C A router can do what a shaper can (with modifications) But a shaper can not do what a router does.
    It could be worse You could be on fire.
    Stupid hurts.

  6. #6
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    I think Chuck hit the nail right on the head. Shaper for production work, router will do most everything a home shop needs. Anyway, I've never felt the need for a shaper.

  7. #7
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    Well, let's see: clearly, a shaper is not more expensive. Take *my* router table: I've got a couple hundred in the router itself. Maybe three hundred for the lift. 500 for the incra fence (doubles as my table saw fence). 300 for the router "wonder fence" that attaches to the incra. A couple hundred for the materials to build my tablesaw/ router table combo platform. Comes to, what, $1500? Probably would have been better off buying a shaper from the start. Except...

    Remember that old Johnny Cash song, "One piece at a time"? http://www.youtube.com/watch?v=sIuo0KIqD_E ...I couldn't afford the upfront costs, so I got the whole thing piece by piece, adding when I could, building and rebuilding the platform as I went. I knew so much more by the end of the process. The whole thing is four feet by eight feet, and doubles as an assembly table for large projects. You'd laugh if you saw it, but it works for me...

    Thanks,

    Bill
    Last edited by Bill Lantry; 11-18-2010 at 07:10 AM.

  8. #8
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    Quote Originally Posted by ken werner View Post
    I think Chuck hit the nail right on the head. Shaper for production work, router will do most everything a home shop needs. Anyway, I've never felt the need for a shaper.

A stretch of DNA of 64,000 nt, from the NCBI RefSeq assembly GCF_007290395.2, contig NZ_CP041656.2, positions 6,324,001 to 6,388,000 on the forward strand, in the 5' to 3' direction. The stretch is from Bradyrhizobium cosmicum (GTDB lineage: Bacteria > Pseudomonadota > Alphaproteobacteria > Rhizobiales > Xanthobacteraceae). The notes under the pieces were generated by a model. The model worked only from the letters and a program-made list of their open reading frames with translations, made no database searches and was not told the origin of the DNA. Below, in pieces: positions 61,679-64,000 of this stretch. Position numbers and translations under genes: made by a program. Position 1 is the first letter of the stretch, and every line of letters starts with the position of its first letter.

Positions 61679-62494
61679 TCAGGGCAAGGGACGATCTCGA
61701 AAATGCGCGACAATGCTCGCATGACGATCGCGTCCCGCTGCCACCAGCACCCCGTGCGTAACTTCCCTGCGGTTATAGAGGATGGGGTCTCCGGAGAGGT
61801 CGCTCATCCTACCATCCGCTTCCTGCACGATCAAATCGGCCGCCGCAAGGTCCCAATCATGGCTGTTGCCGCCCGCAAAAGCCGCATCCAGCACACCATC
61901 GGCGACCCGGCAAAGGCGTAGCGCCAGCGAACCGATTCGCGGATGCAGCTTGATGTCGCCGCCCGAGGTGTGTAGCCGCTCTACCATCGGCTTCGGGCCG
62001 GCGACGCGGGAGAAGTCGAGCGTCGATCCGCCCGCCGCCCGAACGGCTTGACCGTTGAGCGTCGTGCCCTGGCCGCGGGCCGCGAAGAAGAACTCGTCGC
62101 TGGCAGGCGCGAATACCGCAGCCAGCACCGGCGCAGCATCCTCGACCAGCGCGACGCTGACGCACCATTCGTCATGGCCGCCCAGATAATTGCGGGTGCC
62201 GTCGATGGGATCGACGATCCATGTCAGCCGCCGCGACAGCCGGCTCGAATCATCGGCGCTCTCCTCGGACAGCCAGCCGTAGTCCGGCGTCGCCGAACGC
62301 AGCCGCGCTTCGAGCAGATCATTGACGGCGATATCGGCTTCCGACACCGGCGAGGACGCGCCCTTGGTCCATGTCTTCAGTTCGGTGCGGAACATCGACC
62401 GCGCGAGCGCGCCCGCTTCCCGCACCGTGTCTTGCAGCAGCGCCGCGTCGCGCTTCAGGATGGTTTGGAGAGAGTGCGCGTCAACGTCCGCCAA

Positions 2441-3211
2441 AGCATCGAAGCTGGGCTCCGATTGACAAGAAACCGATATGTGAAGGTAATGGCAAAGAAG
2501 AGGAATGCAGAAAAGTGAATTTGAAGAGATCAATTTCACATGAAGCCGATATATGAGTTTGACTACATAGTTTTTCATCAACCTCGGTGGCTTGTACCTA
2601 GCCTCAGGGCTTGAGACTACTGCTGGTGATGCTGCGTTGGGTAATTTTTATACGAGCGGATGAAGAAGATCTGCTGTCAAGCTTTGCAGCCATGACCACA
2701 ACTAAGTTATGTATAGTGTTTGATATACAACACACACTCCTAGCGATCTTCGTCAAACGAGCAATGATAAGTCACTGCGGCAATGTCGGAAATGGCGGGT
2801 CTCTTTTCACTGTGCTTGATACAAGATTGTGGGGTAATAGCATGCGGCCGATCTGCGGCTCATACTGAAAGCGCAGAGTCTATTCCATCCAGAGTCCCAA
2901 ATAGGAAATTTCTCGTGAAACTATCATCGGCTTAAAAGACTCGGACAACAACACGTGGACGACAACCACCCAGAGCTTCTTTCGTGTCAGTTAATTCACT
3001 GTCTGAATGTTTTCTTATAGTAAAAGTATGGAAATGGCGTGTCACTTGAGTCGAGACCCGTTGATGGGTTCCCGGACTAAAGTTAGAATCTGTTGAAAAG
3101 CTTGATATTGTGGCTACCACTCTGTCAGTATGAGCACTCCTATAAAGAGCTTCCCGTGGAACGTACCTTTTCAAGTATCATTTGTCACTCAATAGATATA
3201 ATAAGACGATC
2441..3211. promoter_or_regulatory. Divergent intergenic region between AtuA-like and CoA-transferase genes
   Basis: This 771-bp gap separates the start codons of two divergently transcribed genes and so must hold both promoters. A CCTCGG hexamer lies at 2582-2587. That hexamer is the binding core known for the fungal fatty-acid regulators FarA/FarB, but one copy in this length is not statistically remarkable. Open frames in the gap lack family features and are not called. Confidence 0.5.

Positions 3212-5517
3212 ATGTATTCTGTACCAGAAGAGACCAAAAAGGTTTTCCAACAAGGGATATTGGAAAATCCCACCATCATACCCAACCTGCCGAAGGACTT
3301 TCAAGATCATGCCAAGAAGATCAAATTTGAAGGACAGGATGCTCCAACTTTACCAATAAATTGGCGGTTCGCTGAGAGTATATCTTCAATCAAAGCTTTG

Ditto
    The pessimist complains about the wind; the optimist expects it to change; the realist adjusts the sails.
    William Arthur Ward

  9. #9
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    Quote Originally Posted by ken werner View Post
    I think Chuck hit the nail right on the head. Shaper for production work, router will do most everything a home shop needs. Anyway, I've never felt the need for a shaper.
    That is what I said when I got my combo machine, and in the process lost my router table (which was in my table saw wing). I figured I would "make do" with the shaper in the combo machine. It was so much better than the router table that I bought a separate shaper (not a low end unit, either). As a furnituremaker (not cabinetmaker), I don't consider myself a production shop. Most production shops I know have 3 to 5 or more shapers.
    Charlie Plesums, Austin Texas
    (Retired early to become a custom furnituremaker)
    Lots of my free advice at www.solowoodworker.com

  10. #10
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    http://nh.craigslist.org/tls/2083868987.html
    And the things you can find on cl
    It could be worse You could be on fire.
    Stupid hurts.